The Christians

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REVIEW: ‘Christians’ examines all sides of spirituality

The play is a single 90-minute act, but loads an incredible amount of food for thought in that time. Every character throws out a balance of flaws and greatness and every one asks questions that guarantee you’ll go home talking about them.

Remove just one orb from the tightly packed box of marbles known as a church, and everything skitters into a new dynamic. It’s not always a stable dynamic, as  Pastor Paul, the central figure of “The Christians” at Gulfshore Playhouse, learns when he announces a doctrinal shift to his own bible-centric, charismatic-leaning congregation one Sunday.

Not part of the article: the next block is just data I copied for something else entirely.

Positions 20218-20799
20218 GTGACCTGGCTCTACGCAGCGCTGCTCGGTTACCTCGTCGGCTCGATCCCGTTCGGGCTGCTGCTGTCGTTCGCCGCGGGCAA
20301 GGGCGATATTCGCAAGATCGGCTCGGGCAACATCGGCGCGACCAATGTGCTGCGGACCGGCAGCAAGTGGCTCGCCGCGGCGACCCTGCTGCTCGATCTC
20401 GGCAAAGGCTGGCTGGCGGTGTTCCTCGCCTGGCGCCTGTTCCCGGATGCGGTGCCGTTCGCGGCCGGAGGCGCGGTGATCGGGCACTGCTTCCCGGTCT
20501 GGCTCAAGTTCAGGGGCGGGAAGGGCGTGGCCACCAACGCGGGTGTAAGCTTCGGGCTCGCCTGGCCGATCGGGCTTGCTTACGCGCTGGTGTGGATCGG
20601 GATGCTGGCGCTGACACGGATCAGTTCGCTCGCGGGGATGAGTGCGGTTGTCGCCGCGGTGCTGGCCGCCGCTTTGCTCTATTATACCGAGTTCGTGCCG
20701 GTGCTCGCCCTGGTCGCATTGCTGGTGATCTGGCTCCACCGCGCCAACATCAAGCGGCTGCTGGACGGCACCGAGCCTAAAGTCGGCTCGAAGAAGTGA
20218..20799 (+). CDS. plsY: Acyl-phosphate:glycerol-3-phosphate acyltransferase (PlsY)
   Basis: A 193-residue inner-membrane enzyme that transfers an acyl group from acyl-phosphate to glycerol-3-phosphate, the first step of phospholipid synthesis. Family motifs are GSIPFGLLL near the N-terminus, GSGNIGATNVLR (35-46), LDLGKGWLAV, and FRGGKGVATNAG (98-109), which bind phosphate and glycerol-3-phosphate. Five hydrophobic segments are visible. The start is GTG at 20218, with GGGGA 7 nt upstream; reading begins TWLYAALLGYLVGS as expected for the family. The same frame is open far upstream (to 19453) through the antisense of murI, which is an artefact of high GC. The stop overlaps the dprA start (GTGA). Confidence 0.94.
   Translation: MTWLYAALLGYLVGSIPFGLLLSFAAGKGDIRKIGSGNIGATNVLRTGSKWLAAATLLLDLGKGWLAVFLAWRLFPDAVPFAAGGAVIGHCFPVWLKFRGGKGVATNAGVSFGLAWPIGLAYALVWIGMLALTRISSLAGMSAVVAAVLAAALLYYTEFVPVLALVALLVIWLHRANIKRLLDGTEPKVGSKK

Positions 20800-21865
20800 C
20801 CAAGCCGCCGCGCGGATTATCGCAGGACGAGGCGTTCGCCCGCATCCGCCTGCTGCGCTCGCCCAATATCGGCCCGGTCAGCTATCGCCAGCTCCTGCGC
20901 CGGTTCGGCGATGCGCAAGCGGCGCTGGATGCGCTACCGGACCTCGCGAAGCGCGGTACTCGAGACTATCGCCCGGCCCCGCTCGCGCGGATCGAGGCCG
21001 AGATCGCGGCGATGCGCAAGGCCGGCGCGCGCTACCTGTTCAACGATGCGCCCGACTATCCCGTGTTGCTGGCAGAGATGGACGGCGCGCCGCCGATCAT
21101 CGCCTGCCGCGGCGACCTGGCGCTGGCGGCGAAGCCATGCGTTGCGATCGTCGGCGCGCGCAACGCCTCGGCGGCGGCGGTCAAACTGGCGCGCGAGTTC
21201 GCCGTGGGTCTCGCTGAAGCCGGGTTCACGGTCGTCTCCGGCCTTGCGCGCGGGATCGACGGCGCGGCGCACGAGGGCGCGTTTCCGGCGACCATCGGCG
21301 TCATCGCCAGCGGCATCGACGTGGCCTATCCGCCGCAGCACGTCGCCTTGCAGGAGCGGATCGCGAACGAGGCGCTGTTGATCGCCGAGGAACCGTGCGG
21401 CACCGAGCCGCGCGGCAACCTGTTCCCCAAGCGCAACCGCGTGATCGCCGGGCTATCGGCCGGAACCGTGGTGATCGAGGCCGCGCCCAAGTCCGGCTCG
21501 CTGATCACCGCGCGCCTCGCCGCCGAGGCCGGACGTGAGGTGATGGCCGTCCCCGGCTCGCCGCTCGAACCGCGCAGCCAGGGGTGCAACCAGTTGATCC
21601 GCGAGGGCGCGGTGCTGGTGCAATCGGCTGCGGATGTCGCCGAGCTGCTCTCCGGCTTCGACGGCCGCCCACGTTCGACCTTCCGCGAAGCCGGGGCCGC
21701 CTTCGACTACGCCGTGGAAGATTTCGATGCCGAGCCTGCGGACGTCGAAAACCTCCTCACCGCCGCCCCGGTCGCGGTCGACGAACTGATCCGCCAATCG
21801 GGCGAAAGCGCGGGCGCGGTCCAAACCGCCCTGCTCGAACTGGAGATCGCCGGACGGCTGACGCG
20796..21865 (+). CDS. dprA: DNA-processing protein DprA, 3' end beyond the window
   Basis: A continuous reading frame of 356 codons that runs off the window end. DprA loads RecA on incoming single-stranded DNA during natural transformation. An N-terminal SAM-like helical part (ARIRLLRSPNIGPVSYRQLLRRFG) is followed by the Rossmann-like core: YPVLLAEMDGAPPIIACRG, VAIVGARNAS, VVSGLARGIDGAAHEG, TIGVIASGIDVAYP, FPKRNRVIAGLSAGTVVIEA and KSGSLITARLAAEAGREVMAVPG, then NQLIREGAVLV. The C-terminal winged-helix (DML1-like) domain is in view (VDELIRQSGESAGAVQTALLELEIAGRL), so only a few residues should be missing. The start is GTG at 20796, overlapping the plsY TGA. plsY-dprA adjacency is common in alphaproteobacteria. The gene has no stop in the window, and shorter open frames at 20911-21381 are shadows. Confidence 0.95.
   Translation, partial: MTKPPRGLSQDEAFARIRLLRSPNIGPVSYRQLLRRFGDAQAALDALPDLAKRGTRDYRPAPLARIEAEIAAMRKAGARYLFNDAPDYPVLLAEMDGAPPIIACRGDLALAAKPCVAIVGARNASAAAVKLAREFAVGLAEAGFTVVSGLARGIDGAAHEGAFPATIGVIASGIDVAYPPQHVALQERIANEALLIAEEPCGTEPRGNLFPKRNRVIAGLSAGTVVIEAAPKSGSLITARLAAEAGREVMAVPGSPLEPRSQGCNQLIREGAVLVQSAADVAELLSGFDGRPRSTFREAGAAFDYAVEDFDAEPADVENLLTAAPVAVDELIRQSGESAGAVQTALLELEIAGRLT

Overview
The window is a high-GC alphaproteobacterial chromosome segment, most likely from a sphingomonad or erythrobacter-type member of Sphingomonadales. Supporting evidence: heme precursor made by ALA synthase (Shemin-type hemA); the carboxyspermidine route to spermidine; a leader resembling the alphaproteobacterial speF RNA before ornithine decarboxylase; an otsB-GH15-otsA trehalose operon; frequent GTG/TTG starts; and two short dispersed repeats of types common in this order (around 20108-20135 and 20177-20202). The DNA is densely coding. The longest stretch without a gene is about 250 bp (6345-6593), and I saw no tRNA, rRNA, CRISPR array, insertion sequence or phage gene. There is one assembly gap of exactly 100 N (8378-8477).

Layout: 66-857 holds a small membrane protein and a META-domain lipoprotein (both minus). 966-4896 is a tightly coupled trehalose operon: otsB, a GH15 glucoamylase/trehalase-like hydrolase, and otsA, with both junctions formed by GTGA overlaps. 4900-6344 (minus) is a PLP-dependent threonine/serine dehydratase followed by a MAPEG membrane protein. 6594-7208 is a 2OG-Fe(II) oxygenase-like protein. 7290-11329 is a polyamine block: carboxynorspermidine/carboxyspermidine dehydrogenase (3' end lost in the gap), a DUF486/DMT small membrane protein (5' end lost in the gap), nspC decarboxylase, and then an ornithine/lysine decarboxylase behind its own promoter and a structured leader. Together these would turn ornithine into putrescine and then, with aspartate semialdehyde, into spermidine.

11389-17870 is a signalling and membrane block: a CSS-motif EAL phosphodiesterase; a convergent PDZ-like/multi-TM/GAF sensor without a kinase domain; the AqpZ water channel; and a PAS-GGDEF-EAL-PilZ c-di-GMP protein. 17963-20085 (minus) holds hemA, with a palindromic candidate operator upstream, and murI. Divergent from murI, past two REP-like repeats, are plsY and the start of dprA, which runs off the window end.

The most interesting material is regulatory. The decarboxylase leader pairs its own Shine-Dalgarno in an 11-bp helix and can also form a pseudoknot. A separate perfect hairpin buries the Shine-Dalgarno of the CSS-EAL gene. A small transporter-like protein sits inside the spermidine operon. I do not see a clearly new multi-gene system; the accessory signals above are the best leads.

The Lucas Hnath play pulls out one of the bigger biblical marbles to make its point, and soon everything is rolling around. It would be a mistake to say this play is only about religion, but it is about the aspects of life one’s spirituality affects — and reveals. For instance, there’s Pastor Paul’s staff, who have had his bombshell dropped on them at the main service on Sunday morning and whose own theological views just may not encompass his. There is his lopsided partnership with his wife, who is expected to lead the women’s Bible studies and smile dutifully during his sermons. There’s his apparent longtime disengagement from the board of elders, whose support he has not tended. There is the rift among his congregation over this revelation, and what it does to their relationships with each other.

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